Apr 26, 2022 - Economy & Business

Pressure grows in bitcoin ETF saga

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Bitcoiners are an argumentative bunch, but if there's one thing they really want — as soon as possible — it's an exchange traded fund (ETF) that holds actual bitcoin in the United States.

Why it matters: An ETF would make it easy for the casual investor to hold a little bitcoin in the same account they hold stocks in. That's nice for those who want that.

  • Because no small number probably would want it, that would likely mean the price of bitcoin would go up, which also would be nice for bitcoiners.

Of note: Yes, there are U.S. Bitcoin ETFs now, but they only trade bitcoin derivatives (futures) that only exist on regulated marketplaces.

  • The ProShares Bitcoin Strategy ETF began trading in October.

What's new? The world's largest bitcoin fund, the Grayscale Bitcoin Trust, would like to convert to an ETF, but it has not been permitted to do so.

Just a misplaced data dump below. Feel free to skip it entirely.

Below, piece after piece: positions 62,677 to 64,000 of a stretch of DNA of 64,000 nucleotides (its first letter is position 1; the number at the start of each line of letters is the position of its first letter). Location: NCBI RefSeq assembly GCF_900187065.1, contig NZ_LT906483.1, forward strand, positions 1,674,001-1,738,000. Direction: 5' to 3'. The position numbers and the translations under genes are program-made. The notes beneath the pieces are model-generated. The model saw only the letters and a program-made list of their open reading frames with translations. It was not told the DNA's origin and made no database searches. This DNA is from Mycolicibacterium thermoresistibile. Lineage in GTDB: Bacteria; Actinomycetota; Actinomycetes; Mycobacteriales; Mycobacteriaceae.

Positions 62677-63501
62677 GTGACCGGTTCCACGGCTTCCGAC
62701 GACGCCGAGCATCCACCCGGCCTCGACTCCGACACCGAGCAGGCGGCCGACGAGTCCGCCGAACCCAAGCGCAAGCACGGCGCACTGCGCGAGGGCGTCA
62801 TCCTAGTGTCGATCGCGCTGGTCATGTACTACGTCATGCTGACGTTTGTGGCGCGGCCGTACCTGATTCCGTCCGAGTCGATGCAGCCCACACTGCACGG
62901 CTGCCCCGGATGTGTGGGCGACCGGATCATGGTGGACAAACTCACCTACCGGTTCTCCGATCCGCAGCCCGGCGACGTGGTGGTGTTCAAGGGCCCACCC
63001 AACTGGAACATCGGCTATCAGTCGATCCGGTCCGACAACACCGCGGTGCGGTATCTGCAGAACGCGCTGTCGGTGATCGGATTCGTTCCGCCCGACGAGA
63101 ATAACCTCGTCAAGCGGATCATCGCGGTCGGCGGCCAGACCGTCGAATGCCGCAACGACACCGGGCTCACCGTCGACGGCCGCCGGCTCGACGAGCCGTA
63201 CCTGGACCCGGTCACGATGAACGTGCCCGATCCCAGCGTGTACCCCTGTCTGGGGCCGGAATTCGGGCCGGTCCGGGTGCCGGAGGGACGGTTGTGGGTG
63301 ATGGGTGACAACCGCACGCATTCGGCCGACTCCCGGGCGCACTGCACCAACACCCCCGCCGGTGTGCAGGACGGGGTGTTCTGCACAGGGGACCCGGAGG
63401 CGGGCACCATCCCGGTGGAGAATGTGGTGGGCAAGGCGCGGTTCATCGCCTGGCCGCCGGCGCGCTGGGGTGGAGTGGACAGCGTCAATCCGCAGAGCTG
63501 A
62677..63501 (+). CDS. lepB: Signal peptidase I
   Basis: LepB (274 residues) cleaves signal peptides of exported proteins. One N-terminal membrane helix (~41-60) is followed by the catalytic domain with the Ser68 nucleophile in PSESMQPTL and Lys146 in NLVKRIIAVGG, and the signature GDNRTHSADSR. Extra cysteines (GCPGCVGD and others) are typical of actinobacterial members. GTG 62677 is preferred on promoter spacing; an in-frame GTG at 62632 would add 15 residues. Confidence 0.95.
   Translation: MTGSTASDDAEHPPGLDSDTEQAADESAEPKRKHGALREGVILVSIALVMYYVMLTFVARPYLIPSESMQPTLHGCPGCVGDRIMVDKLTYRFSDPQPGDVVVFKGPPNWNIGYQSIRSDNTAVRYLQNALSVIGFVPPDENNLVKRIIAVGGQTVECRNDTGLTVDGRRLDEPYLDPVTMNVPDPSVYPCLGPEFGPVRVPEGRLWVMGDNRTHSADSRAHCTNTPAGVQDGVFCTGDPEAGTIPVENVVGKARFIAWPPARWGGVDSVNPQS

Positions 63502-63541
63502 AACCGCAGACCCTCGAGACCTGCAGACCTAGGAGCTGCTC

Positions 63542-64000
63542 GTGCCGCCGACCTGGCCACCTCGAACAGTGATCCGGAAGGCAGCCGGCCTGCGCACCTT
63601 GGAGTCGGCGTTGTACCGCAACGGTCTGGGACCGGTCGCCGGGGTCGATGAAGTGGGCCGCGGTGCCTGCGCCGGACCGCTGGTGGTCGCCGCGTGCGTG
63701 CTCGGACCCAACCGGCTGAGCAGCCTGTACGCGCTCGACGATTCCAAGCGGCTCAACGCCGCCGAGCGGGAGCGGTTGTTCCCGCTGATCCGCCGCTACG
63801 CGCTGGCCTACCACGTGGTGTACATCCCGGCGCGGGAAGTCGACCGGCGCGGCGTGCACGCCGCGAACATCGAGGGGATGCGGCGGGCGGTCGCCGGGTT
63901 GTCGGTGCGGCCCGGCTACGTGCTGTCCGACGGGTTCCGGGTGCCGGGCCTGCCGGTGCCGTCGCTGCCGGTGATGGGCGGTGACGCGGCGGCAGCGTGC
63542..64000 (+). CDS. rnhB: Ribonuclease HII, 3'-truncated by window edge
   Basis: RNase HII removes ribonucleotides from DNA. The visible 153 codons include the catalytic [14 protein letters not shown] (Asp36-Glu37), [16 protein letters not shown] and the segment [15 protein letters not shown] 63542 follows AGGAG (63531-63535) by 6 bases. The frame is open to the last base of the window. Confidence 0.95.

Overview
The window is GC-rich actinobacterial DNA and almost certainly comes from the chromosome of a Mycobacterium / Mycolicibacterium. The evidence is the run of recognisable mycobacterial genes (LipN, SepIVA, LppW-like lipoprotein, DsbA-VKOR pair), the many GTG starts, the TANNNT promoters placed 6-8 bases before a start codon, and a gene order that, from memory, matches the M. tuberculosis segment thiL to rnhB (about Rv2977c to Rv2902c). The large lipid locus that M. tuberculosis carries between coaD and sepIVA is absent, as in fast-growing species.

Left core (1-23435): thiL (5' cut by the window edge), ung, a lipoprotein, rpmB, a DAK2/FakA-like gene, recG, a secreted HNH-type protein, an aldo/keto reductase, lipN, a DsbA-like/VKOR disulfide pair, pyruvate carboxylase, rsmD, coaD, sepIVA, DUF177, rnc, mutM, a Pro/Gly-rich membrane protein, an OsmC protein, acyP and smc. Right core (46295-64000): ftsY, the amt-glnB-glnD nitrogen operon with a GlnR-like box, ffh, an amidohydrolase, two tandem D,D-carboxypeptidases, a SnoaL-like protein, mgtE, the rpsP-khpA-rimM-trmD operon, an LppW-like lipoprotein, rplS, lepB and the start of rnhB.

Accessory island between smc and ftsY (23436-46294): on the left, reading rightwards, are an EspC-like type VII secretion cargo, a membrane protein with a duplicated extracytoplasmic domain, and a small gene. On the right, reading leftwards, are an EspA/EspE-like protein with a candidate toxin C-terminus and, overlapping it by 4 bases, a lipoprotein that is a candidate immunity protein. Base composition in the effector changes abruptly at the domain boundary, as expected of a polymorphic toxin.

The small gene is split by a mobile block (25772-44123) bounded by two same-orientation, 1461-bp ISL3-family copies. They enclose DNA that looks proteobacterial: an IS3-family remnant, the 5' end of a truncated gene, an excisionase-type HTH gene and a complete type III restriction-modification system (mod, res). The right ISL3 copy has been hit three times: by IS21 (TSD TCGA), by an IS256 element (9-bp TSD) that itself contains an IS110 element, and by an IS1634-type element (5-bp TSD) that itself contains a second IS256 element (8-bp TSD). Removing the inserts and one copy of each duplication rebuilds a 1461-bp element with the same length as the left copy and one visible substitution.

What they're saying: "The SEC has run out of excuses for continuing to deny spot Bitcoin ETFs. Treating ETFs dissimilarly, like Bitcoin Futures and those holding bitcoin directly, is a violation of the SEC’s responsibilities under the Administrative Procedure Act and Exchange Act," Craig Salm, of Grayscale's legal team, tells Axios via a spokesperson.

  • Earlier this month, another bitcoin futures ETF (again, derivatives, not actual bitcoin) was approved but under a different law than the prior ones. This is thought to strenghten the case for a spot ETF.

Yes, but: The U.S. Securities and Exchange Commission (SEC) has been reluctant to approve such an instrument for a while.

  • The Winklevoss brothers, co-founders of Facebook and founders of the crypto exchange Gemini, were the first to try for a spot ETF all the way back in 2013.
  • In 2018, the SEC told the twins that they did not believe bitcoin was safe from market manipulation.
  • The problem with bitcoin is that it trades all over the place, all over the world. You could trade it in your backyard with a shady character, if you want.

Nevertheless, it's getting a little hard to keep track of all the companies trying to launch one. ETF applications from Fidelity, SkyBridge and First Trust have failed recently.

Meanwhile, the rest of the world is not waiting for Gary Gensler's green light.

The intrigue: Isn't an ETF like, totally against the core ethos of bitcoin? Wasn't the ideal that bitcoin cut out middle men and empowered individuals to exercise sovereignty over their property? Yes.

  • Bitcoin's a lot of pressure that way. Some folks just want "number go up."
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